Fight Night!

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Wifeys & Gentlemen,

Does anyone else feel like this has been the world’s longest week? Last week flew by me in a haze and the weekend seemed to come and go in the quickest flash. Suddenly, Monday rolls around and time has decided to stay awkwardly still! It’s infuriating! (Damn, I could use an angry face emoji right now!)

Meh. Pent up frustrations aside, I have been thinking a lot about tension, anger, and the ways in which we resolve conflict in our lives as well as in our relationships. Realistically speaking, there is some form of fighting in EVERY type of relationship you will ever have. We fight with our parents/elders, we fight with our siblings/cousins/peers, we fight with our teachers/bosses/authority figures, we fight with our friends and acquaintances, and eventually we fight with our significant others!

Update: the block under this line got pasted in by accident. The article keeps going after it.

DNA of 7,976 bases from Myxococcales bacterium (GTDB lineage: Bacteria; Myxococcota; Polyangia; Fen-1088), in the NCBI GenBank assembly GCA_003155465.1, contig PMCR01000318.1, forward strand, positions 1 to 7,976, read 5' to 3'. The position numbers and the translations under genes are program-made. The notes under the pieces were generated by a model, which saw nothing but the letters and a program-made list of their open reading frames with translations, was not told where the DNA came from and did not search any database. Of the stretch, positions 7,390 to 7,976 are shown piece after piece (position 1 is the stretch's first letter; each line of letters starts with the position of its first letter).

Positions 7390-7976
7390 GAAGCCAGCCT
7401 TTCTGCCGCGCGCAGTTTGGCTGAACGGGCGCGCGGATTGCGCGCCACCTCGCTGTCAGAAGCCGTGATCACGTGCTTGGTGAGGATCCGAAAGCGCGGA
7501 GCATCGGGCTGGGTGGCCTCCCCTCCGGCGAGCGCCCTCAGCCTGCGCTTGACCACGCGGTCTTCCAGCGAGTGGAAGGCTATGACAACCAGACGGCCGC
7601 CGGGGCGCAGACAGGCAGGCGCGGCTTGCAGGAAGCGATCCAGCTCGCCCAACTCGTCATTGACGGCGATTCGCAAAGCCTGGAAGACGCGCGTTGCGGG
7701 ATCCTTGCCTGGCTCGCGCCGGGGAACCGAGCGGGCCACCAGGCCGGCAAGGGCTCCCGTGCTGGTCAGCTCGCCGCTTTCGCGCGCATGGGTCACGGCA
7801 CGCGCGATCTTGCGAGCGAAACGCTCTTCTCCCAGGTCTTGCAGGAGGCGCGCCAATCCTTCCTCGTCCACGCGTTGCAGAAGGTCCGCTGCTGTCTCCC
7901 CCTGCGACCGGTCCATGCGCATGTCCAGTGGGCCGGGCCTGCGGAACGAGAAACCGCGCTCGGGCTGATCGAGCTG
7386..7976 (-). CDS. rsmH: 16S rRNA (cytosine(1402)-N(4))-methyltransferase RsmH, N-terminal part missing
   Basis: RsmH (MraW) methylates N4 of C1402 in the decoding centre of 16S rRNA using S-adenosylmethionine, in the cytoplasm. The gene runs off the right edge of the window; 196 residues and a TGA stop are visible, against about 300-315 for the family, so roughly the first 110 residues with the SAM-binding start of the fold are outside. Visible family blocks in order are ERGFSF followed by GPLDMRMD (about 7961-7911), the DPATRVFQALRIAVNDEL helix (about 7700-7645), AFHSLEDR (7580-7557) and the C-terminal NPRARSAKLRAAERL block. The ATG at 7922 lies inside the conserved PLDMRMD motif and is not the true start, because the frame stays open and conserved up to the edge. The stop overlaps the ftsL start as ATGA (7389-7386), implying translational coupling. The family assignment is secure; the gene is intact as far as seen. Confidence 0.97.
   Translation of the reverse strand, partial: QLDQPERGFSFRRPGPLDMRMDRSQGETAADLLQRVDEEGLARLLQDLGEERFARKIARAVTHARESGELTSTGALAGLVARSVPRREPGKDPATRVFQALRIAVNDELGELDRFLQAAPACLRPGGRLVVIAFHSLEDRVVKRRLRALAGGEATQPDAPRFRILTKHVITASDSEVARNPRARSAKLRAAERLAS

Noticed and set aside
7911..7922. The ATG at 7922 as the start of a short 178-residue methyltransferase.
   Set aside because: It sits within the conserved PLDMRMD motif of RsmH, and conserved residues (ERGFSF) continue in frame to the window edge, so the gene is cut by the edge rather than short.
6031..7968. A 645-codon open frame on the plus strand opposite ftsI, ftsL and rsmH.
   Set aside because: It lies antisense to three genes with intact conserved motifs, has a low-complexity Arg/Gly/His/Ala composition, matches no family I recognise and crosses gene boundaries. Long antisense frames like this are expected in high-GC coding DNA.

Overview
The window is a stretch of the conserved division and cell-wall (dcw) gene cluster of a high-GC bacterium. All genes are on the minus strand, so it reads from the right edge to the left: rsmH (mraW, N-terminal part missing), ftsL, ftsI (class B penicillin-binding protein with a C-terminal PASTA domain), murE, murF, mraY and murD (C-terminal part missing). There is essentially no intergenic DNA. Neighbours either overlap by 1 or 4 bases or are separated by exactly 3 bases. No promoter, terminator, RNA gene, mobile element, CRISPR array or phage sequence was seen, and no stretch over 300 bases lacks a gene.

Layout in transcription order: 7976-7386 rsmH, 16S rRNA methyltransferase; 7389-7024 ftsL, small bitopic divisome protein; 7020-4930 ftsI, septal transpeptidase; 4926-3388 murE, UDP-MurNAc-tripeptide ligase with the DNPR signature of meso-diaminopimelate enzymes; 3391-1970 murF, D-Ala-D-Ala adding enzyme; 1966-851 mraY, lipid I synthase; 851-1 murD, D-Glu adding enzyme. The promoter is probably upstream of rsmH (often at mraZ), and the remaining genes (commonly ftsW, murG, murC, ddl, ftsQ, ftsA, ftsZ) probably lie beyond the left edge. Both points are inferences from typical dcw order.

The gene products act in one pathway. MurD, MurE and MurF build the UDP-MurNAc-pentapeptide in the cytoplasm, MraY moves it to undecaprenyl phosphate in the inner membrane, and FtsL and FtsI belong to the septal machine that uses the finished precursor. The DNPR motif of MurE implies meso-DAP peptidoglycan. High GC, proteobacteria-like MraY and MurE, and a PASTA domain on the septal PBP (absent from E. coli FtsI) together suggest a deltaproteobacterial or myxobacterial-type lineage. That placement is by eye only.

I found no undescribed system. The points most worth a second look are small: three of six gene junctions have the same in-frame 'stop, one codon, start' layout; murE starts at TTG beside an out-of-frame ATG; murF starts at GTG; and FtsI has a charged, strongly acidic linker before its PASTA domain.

More realistically? Some of us tend to find ourselves fighting way more than others. While there is nothing inherently wrong with this concept, can we all stop for a moment and entertain the (somewhat) radical ideal that maybe, just maybe, there is no REAL need to fight with your partner…like ever?

I know, I know, that sounds kind of ridiculous, but between all of the threats, name calling, accusations, yelling, cursing, and throwing of expensive cocktails (or is that just me?) you find  (at least much of the time) a huge heap of misunderstanding that, in my not so humble opinion, is damaging your relationship.

Don’t get me wrong! Arguments are perfectly normal and healthy forms of expression for even the closets of friends & lovers. No two people in the world no matter how compatible, kind, and ‘meant to be’ they are will ever see eye to eye about every single thing 100% of the time!